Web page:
“Oh,” Gareth said, scrambling to make something up. It felt too personal to reveal that Roman was collecting his things from the girl who’d just broken up with him, particularly when Gareth didn’t know the history between Roman and Leandros. “He didn’t say.”
“Right. Well, when you see Roman,” Leandros said, and Gareth couldn’t help but notice the familiar use of Roman’s first name, “Tell him cowardice is unbecoming.”
“Uh,” Gareth said, eyebrows shooting up. “Sure.”
“He’ll know what I mean,” Leandros said with a pleasantly cold smile.
After Gareth and the others left, Leandros made his way upstairs with Eresh Ochoa at his heels. The team was given permission to meet on the island this time, albeit tucked into the back recesses of one of Unity’s less used buildings, where no one ever ventured unless they were lost and where – apparently – nothing ever got cleaned or repaired, even when the paint chipped and the furniture rotted.
The hallways grew taller and wider the closer they got to the heart of the building, but not yet wide enough that when a large white dragon came down the hall toward them, they didn’t have to press themselves to the wall for fear of getting hit by its spiked tail.
They finally made it outside, then crossed the cobblestone path to Unity’s main office building for their meeting with the Magistrates.
Here, things were more crowded. They had to fight their way through the congested traffic of Unity personnel – Leandros had to fight, anyway. Eresh was content to weave through the path Leandros left in his wake.
People still stared at Leandros wherever he went. They knew who he was, the papers had made sure of that – alfheim royalty, nephew to the missing king. Leandros liked feeling important, getting noticed, but this was different. He was just a novelty to them. Ignoring the stares, Leandros looked over his shoulder at Eresh. “Which way am I supposed to be going?”
“Right at the end of the hall – oh, look out!”
Leandros stopped so suddenly that Eresh ran into his back. He’d nearly collided with someone – not just someone, but an orinian. She smiled at Leandros’ abrupt stop.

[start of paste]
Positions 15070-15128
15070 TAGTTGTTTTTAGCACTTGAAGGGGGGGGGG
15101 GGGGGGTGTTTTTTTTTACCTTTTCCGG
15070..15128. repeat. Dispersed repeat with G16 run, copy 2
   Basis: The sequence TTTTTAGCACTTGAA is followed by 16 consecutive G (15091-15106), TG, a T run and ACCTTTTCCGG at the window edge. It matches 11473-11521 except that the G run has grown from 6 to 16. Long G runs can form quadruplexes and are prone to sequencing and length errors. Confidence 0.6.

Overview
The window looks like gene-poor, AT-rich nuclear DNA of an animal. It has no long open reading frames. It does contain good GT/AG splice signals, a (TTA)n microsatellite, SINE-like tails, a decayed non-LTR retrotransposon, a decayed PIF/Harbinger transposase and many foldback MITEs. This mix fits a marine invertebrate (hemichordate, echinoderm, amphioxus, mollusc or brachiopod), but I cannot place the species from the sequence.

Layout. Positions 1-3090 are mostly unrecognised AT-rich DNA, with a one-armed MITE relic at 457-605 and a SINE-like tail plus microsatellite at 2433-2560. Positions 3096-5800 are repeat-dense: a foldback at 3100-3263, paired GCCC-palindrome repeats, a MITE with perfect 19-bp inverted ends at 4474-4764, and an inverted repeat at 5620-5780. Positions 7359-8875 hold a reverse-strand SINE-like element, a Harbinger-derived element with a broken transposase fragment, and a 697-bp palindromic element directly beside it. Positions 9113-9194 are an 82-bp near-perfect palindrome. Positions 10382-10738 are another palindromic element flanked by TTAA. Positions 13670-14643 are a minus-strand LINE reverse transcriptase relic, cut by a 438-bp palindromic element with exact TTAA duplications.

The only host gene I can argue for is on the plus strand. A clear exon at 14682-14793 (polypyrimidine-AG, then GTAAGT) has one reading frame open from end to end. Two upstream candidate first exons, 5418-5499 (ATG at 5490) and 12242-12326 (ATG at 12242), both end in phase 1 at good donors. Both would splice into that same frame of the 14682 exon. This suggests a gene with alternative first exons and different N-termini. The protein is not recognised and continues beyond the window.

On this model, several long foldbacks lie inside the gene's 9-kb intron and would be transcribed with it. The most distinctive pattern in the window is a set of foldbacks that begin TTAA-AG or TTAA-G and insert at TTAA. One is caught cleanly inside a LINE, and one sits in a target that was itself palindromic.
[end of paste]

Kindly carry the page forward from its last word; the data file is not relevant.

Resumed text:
Leandros stared. He didn’t really concern himself with fashion – neither the flash of Alfheim nor the simpler cuts of Gallontea. He wore what was practical and looked good on him. But this woman’s style was jarring, even for him. She wore a shapeless wool sweater made for someone twice her size and paired it with a long purple skirt decked in bells, glitter, and lace. Despite the sweater’s size, the sleeves were still too short for her gangly arms. She was tall and waifish, with silky dark hair pulled into a topknot and dark, jagged birthmarks cutting like lightning across her face.
Eresh peered around Leandros. “Eftychia! You’re back!”
The woman waved at him, her entire face lighting up, then extended the same slender hand toward Leandros. “Pleasure to meet you, Captain Nightingale. I do believe you’ve been waiting for me.”
Leandros blinked and automatically took her hand. This must be their missing teammate. It was no wonder she was so crucial to this mission— she was orinian. “Nochdvor,” he corrected.
“Oh, it’s just a game she plays,” Eresh said in an undertone, not quietly enough to keep Eftychia from hearing, but quiet enough that she could pretend she hadn’t.
“I like nicknames,” Eftychia said with a shrug, falling into step beside Leandros as they continued walking, “And I like animals. It’s not a game. Dear Eresh is just upset because I’ve dubbed him an armadillo,” she said, looking back at Eresh with a fond smile. “I said ferret first, Eresh, but you didn’t like that either!”
“And I’m a nightingale?” Leandros asked.